When Donald Trump pulled out of the nuclear deal with Iran in May, the EU and Germany vowed to keep the agreement alive. The EU even responded with a “blocking statute” that threatened European businesses with legal action if they complied with restored US sanctions.
But it isn’t working. German banks are increasingly refusing to accept payments from Iranian banks, apparently more scared of the US than of the EU. As a result, some German small and mid-sized exporters face possible bankruptcy.
“Eighty to 85 percent of all payments to German banks are being rejected,” said Helmut Gottlieb, director of the Hamburg branch of Bank Melli Iran.
According to Mr. Gottlieb, the refusal to process payments breaches the rules of both the Bundesbank and of Europe’s Single Euro Payments Area (SEPA) system. Germany’s central bank has a duty to uphold the payments system in Germany and to guarantee the contractual obligations of all European banks to carry out SEPA bank transfers, he continued.
Not so, said the Bundesbank, arguing it is not responsible for implementing SEPA rules and that it can’t force banks to accept payments. The German government, meanwhile, was decidedly evasive in its response to Handelsblatt inquiries. Asked for comment, the finance ministry said the matter was up to the economics ministry and the Bundesbank. The economics ministry then declined to comment.
The US ambassador to Berlin, Richard Grenell, welcomed the banks’ refusal to handle transfers, telling Handelsblatt that German companies are increasingly adhering to US sanctions against Iran. Meanwhile, Tehran said it would pull out of the nuclear deal unless its foreign trade remains intact. That’s unlikely to happen if banks don’t play ball.
Rescue the deal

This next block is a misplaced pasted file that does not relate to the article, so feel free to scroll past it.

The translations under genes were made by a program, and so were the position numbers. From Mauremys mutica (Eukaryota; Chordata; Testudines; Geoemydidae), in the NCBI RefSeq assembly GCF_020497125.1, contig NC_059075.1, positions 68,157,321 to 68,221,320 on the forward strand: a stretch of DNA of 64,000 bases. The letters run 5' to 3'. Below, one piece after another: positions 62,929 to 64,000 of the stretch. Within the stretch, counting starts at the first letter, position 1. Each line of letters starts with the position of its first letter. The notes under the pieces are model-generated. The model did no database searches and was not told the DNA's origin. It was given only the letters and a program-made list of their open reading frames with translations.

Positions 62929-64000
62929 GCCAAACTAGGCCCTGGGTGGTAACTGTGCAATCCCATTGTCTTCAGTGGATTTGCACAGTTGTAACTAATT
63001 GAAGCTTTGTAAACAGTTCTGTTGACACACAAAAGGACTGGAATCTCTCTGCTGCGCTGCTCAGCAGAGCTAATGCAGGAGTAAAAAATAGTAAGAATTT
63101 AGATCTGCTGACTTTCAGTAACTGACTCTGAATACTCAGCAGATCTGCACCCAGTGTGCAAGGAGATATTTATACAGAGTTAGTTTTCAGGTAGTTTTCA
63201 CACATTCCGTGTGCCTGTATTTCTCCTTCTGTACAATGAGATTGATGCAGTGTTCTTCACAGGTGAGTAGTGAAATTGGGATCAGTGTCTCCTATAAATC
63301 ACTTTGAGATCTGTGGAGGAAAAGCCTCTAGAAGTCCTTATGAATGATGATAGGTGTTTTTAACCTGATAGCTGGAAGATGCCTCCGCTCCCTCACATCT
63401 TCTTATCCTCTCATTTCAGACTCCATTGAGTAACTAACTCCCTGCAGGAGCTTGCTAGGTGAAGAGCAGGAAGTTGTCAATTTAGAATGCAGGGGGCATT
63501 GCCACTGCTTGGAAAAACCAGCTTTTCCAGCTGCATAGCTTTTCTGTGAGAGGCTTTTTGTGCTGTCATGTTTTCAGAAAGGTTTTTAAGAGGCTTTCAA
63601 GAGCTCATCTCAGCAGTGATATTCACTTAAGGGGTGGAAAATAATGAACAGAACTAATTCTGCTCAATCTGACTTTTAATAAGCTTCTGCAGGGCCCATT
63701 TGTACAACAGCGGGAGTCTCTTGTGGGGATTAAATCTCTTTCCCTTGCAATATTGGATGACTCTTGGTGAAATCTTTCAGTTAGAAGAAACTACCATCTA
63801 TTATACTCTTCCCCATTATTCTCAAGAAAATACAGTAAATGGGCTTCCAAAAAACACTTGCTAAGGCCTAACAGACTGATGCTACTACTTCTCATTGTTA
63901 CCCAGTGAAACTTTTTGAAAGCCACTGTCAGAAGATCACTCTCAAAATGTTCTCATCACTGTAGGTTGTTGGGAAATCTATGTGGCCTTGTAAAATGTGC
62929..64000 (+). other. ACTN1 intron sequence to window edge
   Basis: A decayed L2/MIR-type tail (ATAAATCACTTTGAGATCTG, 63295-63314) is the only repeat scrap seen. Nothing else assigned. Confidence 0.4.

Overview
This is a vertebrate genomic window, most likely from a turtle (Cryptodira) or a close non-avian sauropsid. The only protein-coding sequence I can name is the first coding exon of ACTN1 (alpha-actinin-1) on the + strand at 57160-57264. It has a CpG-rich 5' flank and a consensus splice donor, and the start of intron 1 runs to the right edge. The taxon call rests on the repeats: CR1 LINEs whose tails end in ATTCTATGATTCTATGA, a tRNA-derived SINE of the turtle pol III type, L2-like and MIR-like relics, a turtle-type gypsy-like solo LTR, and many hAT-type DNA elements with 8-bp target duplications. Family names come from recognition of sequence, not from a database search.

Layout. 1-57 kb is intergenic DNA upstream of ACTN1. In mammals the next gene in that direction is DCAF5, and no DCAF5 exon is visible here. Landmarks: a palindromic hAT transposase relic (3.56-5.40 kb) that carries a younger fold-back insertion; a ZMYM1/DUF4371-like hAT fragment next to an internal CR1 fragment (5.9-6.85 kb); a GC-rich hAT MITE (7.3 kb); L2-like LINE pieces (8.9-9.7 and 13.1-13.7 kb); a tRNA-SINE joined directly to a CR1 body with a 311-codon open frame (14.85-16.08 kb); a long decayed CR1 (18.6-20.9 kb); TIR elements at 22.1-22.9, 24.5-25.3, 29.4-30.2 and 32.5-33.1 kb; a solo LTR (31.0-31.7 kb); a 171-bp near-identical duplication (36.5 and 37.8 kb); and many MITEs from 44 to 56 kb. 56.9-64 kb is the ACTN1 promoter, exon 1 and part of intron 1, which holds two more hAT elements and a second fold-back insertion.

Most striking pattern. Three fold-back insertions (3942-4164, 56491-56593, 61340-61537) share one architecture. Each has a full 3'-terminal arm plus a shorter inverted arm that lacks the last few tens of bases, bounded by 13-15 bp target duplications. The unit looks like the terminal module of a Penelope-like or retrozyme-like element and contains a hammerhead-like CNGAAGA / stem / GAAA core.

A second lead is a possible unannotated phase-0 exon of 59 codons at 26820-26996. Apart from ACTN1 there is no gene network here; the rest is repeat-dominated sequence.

Last week, Foreign Minister Heiko Maas reiterated Germany’s determination to salvage the deal together with the EU, Russia and China.
“To keep the agreement alive, we need concrete solutions so that payment routes are kept open and trade with Iran remains possible,” Mr. Maas said during a meeting about Iran on the sidelines of the UN General Assembly in New York.
He didn’t mention that payments are already being blocked by German banks, meaning money transferred for exports aren’t making it from Iran to German firms’ bank accounts. Companies worst affected do not want to go on the record, fearing more harm to their businesses. Some companies based in Germany that have Iranian shareholders even said they can’t pay their employees’ wages anymore.
DZ Bank, regional bank Helaba and Deutsche Bank joined other major banks in stopping payments to and from Iran some time ago. Only 40 to 50 of Germany’s 900 cooperative banks and scores of Austrian banks are still processing payments linked to Iranian deals.
Iran-related payments are a sensitive topic: Banks face major fines if they contravene US sanctions. Commerzbank paid $1.5 billion in 2015 for forbidden Iran deals and French bank BNP Paribas paid $9 billion. That’s why banks are so afraid of the US. They could even be locked out of all dollar transactions, which could put them out of business.
What blocking statute?
In stopping payments, Klaus Friedrich, an expert on Iran at the German industry group VDMA, said banks were falling foul of the EU’s blocking statute. “I know of no case to date in which banks are refusing transfers by citing a reason that’s not linked to the Iran issue,” he said.
Off the record, bankers said they have a right to reject payments despite the blocking statute. “All banks can decide not to do business related to Iran, for example, if it entails a strategic business risk or because we can’t rule out that the Revolutionary Guards may be involved in the end,” said the compliance chief of a major German bank.
He said the blocking statute is only breached if a bank or another company reject business because of the US sanctions. But experts said it is evident that banks are growing cautious precisely because they’re afraid of sanctions. “It’s just that no one wants to admit that,” one lawyer said.
The EU, China and Russia now plan to circumvent US sanctions by creating a so-called special purpose vehicle (SPV) to facilitate payments related to Iran’s exports – including oil. The system would include sophisticated barter arrangements. But that will only work if Iranian payments are processed in Germany, especially after further US sanctions come into force in early November with the aim of crippling Iran’s economy.
Mathias Brüggmann has worked as a foreign correspondent in Moscow, Brussels and Warsaw and is now head of the foreign affairs desk. Elisabeth Atzler has been Handelsblatt’s banking correspondent since 2012. Frank Wiebe has been leading Handelsblatt’s monetary policy coverage out of Frankfurt since November 2017. To contact the authors: email@example.com, firstname.lastname@example.org, email@example.com.